There have been numerous reports that we are now facting the worst set of conditions for the banking industry since that prior period. Although Buffett was then able to make a favorable investment in Wells Fargo, he undoubtedly recalls what happened to others in the banking industry in the late 80’s and early 90’s. The current conditions are similar to those from which Buffett profited in the past. He undoubtedly has aspirations of repeating that performance this time around, but at the same time he has no interest in footing the bill for depositors’ losses in excess of FDIC insurance.
If Buffett thinks this movie looks like a remake of old familiar classic, his actions suggest that he is pretty sure he know what is going to happen in the next scene.
From the Archives: Buffett is not the only one who memory runs back to the earlier era of failed banks. Many of us oldsters in the D&O business earned our spurs during the S&L crisis and era of failed banks in the early 80s and 90s. If we are indeed headed into another period of significant bank failures, many of the themes from that earlier time may again be relevant, including some venerable D&O insurance coverage issues, as I noted on a recent post, here.
Back to the Future: Comparisons back to the earlier era of failed banks seems to be the order of the day. According to a September 11, 2008 press release (here) from Navigant Consulting, the subprime-related litigation filed in federal court in the last 18 months already exceeds the amount of litigation filed in the S&L crisis.
The press release states "the number of subprime-related cases filed in federal courts through the second quarter of 2008 has topped the 559 savings-and-loan (S&L) lawsuits of the early 1990s, until now viewed by many as the high-water mark in terms of litigation fallout from a major financial crisis."
The release specifically cites the "rising tide of bank failures" as one potential source from which future litigation could emerge.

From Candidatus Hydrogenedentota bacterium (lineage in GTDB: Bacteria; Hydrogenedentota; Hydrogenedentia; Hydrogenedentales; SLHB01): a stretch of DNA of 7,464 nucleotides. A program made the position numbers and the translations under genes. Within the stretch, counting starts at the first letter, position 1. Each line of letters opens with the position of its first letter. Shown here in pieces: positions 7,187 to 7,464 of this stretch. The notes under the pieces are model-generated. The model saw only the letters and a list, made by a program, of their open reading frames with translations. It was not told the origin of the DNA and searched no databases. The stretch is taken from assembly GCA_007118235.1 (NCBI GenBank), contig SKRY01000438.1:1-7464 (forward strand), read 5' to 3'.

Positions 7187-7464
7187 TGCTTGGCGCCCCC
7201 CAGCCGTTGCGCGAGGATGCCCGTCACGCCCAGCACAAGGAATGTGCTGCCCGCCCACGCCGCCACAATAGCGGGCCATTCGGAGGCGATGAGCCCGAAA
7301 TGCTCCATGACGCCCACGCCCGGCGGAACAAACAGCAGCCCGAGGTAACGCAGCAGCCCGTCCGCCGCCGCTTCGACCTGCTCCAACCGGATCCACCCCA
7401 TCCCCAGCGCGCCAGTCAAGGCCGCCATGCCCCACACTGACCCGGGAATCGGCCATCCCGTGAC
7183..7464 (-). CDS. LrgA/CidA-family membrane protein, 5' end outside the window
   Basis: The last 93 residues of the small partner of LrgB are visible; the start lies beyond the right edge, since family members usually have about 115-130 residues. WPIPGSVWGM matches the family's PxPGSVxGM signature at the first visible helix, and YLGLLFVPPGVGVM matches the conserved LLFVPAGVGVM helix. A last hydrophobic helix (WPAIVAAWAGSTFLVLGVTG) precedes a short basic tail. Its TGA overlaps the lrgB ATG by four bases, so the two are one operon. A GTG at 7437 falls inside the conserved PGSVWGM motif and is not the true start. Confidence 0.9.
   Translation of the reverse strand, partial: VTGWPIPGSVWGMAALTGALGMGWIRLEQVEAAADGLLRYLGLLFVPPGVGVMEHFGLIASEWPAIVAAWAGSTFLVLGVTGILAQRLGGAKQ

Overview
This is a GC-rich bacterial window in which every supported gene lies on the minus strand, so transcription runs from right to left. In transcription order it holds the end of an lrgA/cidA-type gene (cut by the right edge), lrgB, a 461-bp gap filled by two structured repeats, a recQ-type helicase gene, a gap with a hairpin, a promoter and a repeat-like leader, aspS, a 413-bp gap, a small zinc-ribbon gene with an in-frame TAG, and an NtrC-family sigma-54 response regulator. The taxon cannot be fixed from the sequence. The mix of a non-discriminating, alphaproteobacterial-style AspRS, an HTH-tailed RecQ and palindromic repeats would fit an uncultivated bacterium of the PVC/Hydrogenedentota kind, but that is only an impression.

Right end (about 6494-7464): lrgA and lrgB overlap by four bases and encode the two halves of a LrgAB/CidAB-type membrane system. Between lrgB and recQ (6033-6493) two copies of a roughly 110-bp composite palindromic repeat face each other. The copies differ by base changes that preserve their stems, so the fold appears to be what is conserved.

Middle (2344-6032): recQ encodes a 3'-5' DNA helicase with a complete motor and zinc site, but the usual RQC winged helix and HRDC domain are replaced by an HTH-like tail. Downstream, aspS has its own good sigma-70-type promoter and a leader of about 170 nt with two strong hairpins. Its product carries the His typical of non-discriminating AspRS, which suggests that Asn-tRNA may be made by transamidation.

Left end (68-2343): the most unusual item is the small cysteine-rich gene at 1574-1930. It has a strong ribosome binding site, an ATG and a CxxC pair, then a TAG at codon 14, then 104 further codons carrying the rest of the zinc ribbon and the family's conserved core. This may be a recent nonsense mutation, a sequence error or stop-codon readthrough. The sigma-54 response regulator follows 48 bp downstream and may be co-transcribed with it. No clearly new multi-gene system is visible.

The Navigant data is interesting, but it would be even more helpful if the company had specified how it collected its data and what it was "counting" as subprime litigation. I know from my own efforts to track the subprime securities litigation that deciding what to count and what to exclude is an extremely challenging task. It would enhance the Navigant reports if the company were to provide a little more specificity about exactly what the company’s "count" actually represents.
Special thanks to the several readers who sent me links about the Navigant report.
The Hits Just Keep on Coming: In my prior post (here) commenting on the government takeover of and litigation involving Fannie Mae, I noted that the company’s huge loss of market capitalization would translate to significant losses throughout the marketplace and that in the weeks and months ahead we would find out where those losses landed. Along those lines, Progressive Corp. today announced (here) a monthly loss for August 2008 of over $135 million, based on large part on the write-down of the company’s holdings in Fannie Mae and Freddie Mac securities.
The company reported that during August, its holdings of Fannie and Freddie preferred stock declined $271.4 million and its holdings of the two companies’ common stock declined $6.8 million. The company also reported that following the government’s recent takeover, its holdings in Fannie and Freddie preferred stock declined an additional $171.3 million, which loss will be reported in the company’s September monthly results.
For those keeping score at home, that means that the value of Progressive’s holdings in Fannie and Freddie’s preferred securities declined a total $442.7 million in August and September. Even for a company the size of Progressive (the company had YE 2007 assets of nearly $19 billion), that is significant.
Progressive is far from the only company that will be reporting these kinds of results in the weeks and months ahead. Indeed, and to bring this blog post full circle, I note in that regard that a September 11, 2008 CFO.com article entitled "Fannie-Freddie Bailout Losses Hit Banks" (here) reports that a number of banks have issued warnings about the hits they must take to their balance sheet because of Fannie and Freddie’s collapse.